Thursday, June 13, 2013

DeLombard, "In the Shadow of the Gallows"

We somehow missed this 2012 release from the University of Pennsylvania Press: In the Shadow of the Gallows: Race, Crime, and American Civic Identity, by Jeannine Marie DeLombard (University of Toronto). Here's the Press's description:
From Puritan Execution Day rituals to gangsta rap, the black criminal has been an enduring presence in American culture. To understand why, Jeannine Marie DeLombard insists, we must set aside the lenses of pathology and persecution and instead view the African American felon from the far more revealing perspectives of publicity and personhood. When the Supreme Court declared in Dred Scott that African Americans have "no rights which the white man was bound to respect," it overlooked the right to due process, which ensured that black offenders—even slaves—appeared as persons in the eyes of the law. In the familiar account of African Americans' historical shift "from plantation to prison," we have forgotten how, for a century before the Civil War, state punishment affirmed black political membership in the breach, while a thriving popular crime literature provided early America's best-known models of individual black selfhood. Before there was the slave narrative, there was the criminal confession.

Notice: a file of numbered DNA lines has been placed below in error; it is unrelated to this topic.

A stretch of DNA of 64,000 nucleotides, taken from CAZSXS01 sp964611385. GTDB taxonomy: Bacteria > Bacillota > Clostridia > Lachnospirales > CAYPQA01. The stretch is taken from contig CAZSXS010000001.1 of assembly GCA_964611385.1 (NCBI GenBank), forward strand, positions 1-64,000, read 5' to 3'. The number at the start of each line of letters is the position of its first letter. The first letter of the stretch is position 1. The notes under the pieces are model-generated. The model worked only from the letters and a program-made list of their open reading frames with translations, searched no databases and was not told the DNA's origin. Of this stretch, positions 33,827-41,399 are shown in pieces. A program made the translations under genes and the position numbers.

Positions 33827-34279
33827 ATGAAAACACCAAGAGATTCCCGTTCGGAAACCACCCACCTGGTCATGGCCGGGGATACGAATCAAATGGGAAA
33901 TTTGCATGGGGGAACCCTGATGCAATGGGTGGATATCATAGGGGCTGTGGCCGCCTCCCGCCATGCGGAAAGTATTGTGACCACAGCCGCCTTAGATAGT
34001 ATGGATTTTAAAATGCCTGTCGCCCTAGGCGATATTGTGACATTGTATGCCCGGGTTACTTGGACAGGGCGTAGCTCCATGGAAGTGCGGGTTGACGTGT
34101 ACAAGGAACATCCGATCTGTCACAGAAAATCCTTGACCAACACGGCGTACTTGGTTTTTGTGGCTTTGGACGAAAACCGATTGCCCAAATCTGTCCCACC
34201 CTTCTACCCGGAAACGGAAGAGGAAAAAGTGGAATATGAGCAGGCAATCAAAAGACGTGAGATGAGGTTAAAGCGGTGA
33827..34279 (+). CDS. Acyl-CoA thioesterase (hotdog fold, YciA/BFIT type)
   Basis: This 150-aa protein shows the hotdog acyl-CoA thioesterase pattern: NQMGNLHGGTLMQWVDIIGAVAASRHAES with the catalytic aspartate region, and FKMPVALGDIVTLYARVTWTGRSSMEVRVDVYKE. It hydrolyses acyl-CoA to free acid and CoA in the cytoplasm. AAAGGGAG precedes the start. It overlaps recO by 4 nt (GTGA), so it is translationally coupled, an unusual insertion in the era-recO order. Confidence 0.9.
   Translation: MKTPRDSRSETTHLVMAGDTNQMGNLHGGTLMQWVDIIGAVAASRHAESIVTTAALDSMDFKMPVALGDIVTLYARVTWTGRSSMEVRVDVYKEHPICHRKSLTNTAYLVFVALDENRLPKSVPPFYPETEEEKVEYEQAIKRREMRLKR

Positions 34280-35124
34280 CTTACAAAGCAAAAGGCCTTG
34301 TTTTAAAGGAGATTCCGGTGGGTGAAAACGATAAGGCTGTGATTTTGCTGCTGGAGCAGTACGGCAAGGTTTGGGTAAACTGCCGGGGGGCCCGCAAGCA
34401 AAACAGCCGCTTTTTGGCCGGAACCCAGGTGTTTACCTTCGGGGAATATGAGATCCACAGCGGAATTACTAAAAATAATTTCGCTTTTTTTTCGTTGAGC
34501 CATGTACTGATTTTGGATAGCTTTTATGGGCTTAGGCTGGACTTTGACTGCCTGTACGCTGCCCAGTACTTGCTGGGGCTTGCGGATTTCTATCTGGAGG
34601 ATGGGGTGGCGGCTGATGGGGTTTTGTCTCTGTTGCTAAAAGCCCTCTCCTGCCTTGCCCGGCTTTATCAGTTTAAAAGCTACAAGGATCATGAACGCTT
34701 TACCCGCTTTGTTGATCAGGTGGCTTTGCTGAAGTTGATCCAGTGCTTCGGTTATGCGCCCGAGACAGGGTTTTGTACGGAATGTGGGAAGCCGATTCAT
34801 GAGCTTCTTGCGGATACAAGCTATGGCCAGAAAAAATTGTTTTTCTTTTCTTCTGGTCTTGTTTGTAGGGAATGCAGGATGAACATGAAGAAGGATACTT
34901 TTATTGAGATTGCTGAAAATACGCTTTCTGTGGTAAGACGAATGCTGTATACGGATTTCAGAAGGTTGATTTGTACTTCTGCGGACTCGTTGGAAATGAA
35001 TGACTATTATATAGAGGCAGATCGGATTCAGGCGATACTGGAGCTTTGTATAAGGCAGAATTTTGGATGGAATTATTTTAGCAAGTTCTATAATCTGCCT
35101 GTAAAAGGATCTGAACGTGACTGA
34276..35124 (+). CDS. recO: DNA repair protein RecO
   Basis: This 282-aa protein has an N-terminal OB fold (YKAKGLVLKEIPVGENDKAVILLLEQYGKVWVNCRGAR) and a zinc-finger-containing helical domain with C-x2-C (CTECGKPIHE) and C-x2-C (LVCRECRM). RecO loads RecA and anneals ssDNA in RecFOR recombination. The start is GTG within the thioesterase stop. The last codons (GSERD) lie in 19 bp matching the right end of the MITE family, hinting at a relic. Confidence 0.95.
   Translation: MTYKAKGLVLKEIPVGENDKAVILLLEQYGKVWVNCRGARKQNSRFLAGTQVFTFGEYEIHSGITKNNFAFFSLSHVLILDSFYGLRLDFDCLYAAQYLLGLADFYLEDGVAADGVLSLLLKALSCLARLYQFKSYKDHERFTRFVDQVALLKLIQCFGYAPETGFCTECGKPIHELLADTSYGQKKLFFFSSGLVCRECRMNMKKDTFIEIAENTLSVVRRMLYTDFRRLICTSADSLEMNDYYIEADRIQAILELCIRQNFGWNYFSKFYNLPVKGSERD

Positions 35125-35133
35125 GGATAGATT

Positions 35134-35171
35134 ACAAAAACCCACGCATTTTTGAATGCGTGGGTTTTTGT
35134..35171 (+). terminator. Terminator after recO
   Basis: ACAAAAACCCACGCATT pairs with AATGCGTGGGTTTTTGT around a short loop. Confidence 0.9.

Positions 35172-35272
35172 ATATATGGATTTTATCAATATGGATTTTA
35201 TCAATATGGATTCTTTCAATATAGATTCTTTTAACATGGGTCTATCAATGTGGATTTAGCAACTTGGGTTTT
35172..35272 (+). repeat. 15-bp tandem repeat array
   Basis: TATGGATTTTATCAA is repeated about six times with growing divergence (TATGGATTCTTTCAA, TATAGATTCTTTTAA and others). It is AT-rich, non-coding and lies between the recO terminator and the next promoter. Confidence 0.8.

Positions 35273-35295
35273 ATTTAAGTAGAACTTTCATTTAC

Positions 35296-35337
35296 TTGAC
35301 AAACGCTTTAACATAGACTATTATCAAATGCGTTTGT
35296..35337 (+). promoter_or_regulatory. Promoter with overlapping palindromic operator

Placing the black condemned at the forefront of the African American canon allows us to see how a later generation of enslaved activists—most notably, Frederick Douglass—could marshal the public presence and civic authority necessary to fashion themselves as eligible citizens. At the same time, in an era when abolitionists were charging Americans with the national crime of "manstealing," a racialized sense of culpability became equally central to white civic identity. What, for African Americans, is the legacy of a citizenship grounded in culpable personhood? For white Americans, must membership in a nation built on race slavery always betoken guilt? In the Shadow of the Gallows reads classics by J. Hector St. John de Crèvecoeur, Edgar Allan Poe, Frederick Douglass, Herman Melville, George Lippard, and Edward Everett Hale alongside execution sermons, criminal confessions, trial transcripts, philosophical treatises, and political polemics to address fundamental questions about race, responsibility, and American civic belonging.
A few blurbs:
"In her exquisitely written In the Shadow of the Gallows, Jeannine DeLombard reads early American criminal law in conjunction with the idea of social contract to illustrate the intricacies of political belonging from the early Republic through the antebellum period. Through the double helix of print and legal history, she chronicles the metamorphic role of authorship in African Americans' bids for enfranchisement against the backdrop of a nation entangled in contradictory definitions of personhood and property and of criminality and civility. Exemplary of humanities scholarship at its best, the book establishes the connections between American literature and the African American struggle for civic inclusion."—Priscilla Wald, Duke University
"I have long thought that DeLombard is at the absolute top of the scholars working on law and literature in North America, and In the Shadow of the Gallows confirms her status."—Alfred Brophy, University of North Carolina, Chapel Hill
For more information, including the TOC, follow the link.